Bats, Michigan's Flying Mammals
Early metallic mineral exploration in Michigan's upper peninsula resulted in the creation of thousands of vertical and horizontal mines and pits. These sites, after mining operations ceased, became depositories for trash, hazardous places open to curious explorers and shelters for bats and other cave dwellers.
Mines offered optimum bat winter roosting sites (called hibernaculum) due to their relatively constant temperatures, around 54 degrees, high humidity and low air movement.
One example of the importance of these old mines is the Millie Hill site in Iron Mountain, Michigan. Conservation practices were deemed necessary after a survey into the abandoned mine by Marquette fireman and part time spelunker Steve Smith discovered a population estimated at one million little brown and big brown bats. The mine was heavily vandalized and slated to be closed, threatening the unique resource.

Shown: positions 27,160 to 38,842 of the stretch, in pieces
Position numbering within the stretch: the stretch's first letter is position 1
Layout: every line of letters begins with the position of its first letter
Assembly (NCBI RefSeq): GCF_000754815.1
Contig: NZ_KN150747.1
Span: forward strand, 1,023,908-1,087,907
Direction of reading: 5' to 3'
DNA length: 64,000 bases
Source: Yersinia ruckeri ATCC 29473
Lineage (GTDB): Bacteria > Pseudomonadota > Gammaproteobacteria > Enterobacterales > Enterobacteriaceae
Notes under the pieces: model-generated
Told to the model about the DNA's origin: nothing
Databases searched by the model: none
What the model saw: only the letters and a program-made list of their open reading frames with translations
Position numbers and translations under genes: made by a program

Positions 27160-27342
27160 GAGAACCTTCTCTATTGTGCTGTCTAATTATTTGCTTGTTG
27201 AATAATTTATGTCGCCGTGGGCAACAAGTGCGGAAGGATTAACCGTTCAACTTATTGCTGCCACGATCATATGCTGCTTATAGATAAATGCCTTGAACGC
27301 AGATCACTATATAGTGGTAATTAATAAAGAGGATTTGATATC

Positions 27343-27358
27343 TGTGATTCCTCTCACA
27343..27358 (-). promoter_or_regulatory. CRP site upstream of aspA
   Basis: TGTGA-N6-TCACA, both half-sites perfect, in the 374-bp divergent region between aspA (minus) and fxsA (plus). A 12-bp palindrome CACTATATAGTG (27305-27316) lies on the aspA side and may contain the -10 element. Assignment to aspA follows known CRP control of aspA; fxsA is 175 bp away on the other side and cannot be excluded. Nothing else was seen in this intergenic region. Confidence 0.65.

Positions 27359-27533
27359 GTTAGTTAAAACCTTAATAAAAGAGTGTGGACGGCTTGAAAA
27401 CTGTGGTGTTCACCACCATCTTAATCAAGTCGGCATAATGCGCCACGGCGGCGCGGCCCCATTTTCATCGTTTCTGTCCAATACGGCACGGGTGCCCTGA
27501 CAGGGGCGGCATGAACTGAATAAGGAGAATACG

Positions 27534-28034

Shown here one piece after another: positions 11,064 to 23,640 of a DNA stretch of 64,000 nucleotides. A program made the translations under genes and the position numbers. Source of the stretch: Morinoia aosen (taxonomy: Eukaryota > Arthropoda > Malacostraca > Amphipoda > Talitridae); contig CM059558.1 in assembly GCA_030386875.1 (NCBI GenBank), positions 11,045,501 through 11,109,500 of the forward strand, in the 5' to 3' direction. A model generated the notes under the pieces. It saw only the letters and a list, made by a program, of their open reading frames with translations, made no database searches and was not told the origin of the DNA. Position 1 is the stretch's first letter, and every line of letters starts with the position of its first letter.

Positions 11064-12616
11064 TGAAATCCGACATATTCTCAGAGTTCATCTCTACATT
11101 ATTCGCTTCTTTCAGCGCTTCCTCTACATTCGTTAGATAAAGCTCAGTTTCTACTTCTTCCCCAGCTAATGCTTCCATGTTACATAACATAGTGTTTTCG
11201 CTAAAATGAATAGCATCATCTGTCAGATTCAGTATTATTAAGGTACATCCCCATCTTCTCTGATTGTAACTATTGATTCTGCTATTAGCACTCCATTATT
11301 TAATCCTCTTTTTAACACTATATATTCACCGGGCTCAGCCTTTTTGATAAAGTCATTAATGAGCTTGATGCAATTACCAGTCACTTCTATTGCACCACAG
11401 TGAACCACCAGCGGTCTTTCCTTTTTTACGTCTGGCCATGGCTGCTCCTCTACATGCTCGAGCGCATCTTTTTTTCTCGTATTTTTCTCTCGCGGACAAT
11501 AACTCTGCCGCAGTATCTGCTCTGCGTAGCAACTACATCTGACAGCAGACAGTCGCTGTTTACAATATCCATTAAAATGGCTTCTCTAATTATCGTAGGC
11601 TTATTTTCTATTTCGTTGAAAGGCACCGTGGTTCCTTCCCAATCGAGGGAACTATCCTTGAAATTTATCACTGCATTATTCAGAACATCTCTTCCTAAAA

A partnership developed between the Natural Heritage Program, the local community, Bat Conservation International and other state and federal agencies to develop a management plan, including a cage designed to keep humans from entering the shaft while allowing the continued use of the site by bats. Educational programs were conducted to stress the importance of bats in the environment.
Thanks to the concern and involvement of all the individuals and organizations. The initial phase of the plan seems to have worked. Bats in the Millie Hill mine are protected and have free movement in and out of this abandoned iron mine through the "bat cage".
This mine has been designated as having significant natural resource features and is now a Watchable Wildlife viewing area. Improvements are being developed to allow safe public visitation to the site.